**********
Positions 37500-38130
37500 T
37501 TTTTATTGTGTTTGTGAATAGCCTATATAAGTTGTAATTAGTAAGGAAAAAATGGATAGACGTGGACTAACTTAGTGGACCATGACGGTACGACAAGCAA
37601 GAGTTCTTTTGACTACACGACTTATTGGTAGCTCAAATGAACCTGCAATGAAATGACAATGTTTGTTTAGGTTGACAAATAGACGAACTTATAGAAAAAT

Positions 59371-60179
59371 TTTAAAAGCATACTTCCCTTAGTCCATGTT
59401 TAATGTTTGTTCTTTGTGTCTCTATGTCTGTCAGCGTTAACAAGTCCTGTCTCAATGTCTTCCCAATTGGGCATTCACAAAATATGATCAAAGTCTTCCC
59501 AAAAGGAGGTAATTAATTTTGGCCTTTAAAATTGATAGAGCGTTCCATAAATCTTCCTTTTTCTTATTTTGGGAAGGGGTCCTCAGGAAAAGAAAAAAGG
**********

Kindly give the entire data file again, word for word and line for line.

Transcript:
Positions 37500-38130
37500 T
37501 TTTTATTGTGTTTGTGAATAGCCTATATAAGTTGTAATTAGTAAGGAAAAAATGGATAGACGTGGACTAACTTAGTGGACCATGACGGTACGACAAGCAA
37601 GAGTTCTTTTGACTACACGACTTATTGGTAGCTCAAATGAACCTGCAATGAAATGACAATGTTTGTTTAGGTTGACAAATAGACGAACTTATAGAAAAAT

Positions 59371-60179
59371 TTTAAAAGCATACTTCCCTTAGTCCATGTT
59401 TAATGTTTGTTCTTTGTGTCTCTATGTCTGTCAGCGTTAACAAGTCCTGTCTCAATGTCTTCCCAATTGGGCATTCACAAAATATGATCAAAGTCTTCCC
59501 AAAAGGAGGTAATTAATTTTGGCCTTTAAAATTGATAGAGCGTTCCATAAATCTTCCTTTTTCTTATTTTGGGAAGGGGTCCTCAGGAAAAGAAAAAAGG